A Lifetime of Cabinetry Service Led to Diamond CNC Development

Diamond CNC is coming up on eight years this July 2023. Within this short period of time, the cabinetry and ready-to-install kitchens business has seen the business flourish in ways they could’ve never imagined. Rob Clare, president of Diamond CNC, explains “both my dad and I have been in cabinetry our entire lives, but this is the biggest company that either of us has developed or worked at. We started out with a CNC just cutting components in a garage behind my dad’s house, which is where the name comes from, then the business took off from there and here we are nine years later, and our Nanticoke factory is 35,000 feet.”

“We’re a mid to upper-level cabinet supplier for contractors, designers, and dealers. We will do custom colours and materials if that’s what the designer is looking for, but typically, the most common thing we’re doing is white melamine boxes with white beaded doors, white drawers, or dovetail drawers.”

This process is certainly no facile task. It takes time, dedication, and often readjustments, to keep Diamond CNC up to par for the owners and staff. That’s why Clare decided to start shutting down the manufacturing plant for two weeks during the Christmas holidays every year. This time is dedicated to rearranging, revamping, and reorganizing to consistently keep the brand image contemporary and innovative. The 2022 Christmas season was no different, but it was filmed on the Diamond CNC Youtube channel. Clare set aside the time to display exactly how all of the company’s equipment is moved to promote efficiency and productivity. Almost 75% of all of the equipment is moved to a new location in the shop.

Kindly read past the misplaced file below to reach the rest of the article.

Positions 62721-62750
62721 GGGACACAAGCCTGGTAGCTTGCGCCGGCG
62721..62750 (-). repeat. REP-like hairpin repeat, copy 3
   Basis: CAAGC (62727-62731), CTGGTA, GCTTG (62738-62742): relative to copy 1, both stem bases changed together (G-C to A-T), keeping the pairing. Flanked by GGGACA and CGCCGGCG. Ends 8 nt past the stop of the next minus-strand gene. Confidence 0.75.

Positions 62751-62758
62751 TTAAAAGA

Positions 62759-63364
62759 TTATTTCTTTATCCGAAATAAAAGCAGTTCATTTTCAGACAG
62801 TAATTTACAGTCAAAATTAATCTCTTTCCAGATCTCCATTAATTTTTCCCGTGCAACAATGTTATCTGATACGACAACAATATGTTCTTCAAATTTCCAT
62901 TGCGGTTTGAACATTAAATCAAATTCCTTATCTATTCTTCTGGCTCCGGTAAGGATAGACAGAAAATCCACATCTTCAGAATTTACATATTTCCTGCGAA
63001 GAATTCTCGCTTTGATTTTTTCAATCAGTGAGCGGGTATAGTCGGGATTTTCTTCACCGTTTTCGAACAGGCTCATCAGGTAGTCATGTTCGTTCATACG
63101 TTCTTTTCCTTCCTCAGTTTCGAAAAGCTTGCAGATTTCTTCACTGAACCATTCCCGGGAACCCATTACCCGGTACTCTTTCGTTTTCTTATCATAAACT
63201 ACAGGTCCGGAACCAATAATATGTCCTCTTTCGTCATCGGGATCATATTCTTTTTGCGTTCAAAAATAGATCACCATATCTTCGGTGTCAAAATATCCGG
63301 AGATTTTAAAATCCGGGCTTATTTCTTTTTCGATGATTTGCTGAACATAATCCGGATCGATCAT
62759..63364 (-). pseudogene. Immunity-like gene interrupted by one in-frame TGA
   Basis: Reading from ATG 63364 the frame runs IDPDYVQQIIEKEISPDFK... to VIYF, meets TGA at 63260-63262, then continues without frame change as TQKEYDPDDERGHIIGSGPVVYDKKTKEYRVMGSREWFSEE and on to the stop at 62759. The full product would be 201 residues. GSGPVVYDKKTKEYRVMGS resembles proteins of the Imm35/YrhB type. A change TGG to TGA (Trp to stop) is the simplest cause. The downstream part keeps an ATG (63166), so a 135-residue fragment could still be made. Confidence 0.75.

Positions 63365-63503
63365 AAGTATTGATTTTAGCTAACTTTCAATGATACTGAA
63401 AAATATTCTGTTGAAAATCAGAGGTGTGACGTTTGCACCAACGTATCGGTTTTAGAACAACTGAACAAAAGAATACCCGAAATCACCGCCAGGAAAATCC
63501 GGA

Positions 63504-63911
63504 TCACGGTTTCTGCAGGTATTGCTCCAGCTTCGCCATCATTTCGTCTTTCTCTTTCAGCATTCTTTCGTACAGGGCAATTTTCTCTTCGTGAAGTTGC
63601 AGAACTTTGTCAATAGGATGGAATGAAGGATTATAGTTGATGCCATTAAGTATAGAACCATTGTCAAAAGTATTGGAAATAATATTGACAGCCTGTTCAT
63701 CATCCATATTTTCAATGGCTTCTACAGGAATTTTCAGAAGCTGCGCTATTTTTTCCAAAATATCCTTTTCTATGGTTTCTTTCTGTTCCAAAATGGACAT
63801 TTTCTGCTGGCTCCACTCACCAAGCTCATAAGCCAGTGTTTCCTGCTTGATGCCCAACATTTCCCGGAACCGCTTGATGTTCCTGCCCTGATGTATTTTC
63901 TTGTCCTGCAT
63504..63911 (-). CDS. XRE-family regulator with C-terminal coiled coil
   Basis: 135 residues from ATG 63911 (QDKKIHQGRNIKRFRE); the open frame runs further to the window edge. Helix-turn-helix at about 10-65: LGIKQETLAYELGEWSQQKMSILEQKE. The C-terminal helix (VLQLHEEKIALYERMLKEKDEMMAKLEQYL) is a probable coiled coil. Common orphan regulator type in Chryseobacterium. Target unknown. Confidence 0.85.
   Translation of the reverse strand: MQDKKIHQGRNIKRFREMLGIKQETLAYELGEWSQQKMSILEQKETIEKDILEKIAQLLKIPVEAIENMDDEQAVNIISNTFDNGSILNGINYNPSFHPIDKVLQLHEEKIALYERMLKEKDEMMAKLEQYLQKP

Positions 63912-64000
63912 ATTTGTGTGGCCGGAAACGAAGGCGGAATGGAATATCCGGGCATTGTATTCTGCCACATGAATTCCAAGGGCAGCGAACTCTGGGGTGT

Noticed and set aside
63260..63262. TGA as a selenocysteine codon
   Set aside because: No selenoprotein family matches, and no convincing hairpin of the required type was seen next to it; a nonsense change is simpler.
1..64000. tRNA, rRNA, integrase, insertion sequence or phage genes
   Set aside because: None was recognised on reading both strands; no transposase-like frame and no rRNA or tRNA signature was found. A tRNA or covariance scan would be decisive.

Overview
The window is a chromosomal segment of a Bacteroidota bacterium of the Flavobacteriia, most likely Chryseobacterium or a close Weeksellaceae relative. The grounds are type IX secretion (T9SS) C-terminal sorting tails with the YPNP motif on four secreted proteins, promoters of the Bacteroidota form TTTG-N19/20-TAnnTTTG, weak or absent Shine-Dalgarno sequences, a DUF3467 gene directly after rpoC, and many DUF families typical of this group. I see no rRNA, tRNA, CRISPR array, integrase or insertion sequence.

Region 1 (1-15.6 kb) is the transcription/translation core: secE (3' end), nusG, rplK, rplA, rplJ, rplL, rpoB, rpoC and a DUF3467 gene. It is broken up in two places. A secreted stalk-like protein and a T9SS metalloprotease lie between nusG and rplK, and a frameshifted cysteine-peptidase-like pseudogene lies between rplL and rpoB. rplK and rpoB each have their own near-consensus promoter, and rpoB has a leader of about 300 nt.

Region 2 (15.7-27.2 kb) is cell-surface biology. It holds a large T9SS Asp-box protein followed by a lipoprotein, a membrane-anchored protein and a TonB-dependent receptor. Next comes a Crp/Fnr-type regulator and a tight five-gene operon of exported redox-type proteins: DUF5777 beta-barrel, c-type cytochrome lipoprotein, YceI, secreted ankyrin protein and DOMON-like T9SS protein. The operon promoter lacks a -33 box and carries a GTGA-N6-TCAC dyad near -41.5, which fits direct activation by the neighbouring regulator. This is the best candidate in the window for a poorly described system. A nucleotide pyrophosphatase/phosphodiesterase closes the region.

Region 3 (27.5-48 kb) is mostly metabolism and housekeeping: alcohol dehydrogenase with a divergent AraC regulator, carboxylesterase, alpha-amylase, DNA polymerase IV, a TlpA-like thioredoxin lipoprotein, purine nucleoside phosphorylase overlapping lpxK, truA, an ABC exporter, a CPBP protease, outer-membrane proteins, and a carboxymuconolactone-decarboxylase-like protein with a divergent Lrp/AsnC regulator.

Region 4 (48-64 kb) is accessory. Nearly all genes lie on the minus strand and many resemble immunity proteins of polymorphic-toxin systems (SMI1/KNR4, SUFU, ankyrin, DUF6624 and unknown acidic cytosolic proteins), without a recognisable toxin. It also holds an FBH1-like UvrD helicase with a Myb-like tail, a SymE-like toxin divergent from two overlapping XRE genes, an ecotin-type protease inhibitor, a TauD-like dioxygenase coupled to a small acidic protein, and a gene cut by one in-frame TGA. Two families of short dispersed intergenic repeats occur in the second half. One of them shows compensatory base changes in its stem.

Clare discloses “I put everything I have into this, so going away for a holiday isn’t really big for us. Rearranging workflow is much more fun to us than it is to go away on vacation. The biggest reason we do this is that ordered a new edge bander, that was bigger than our previous one and we didn’t have the space for it in the same spot.”

The revamp is not a strictly holiday-related event, however. Diamond CNC does take some time off in the summer as well to organize. “We do a summer holiday shutdown as well for a couple of weeks, typically we try to every six months if there’s something we want to change. This is the perfect time as we’re already closed for production,” notes Clare.

It’s no secret that the Canadian economy is unpredictable and that most businesses are planning their next move “one day at a time.” Diamond CNC is no different. However, they work diligently to be prepared for the future and modernize as much as they can. Clare reveals “I think we will start doing some component work for other companies and cabinet shops to fill in the gaps of our labour. With the future coming up, I’m looking to hire two more staff this year and work less myself.

The father-and-son-owned business is set for a future shake-up. “My dad is looking to retire next year, so I will be taking on running the entire production myself. I’m looking for what the next thing to buy is, we have a new robotic in a box we haven’t touched yet, and I want to get more into robotics and automation. We’ve fine-tuned all of our processes for human production, and I think we’re almost at the peak of what’s capable with human staff, so the next phase is to implement some robotics,” says Clare. “With the labour shortage over the last few years, I thought we’d need robotics so we wouldn’t have to hire people, but now, I think we need robotics so we can put our workers on more skilled projects.”

Throughout the past nine years, Diamond CNC has been looking forward and committed to its growth. With new machinery being bought and installed, new staff being welcomed to the team, and Clare looking to take over the entire production, it’s clear the business is booming.


Ellie King is the Editor of Wood Industry / Le monde du bois magazine and weekly E-digest. She has years of experience in B2B writing and editing and is empowered by the opportunity to share the marvels, pitfalls and weekly news of Canada’s secondary wood industry with our readers.

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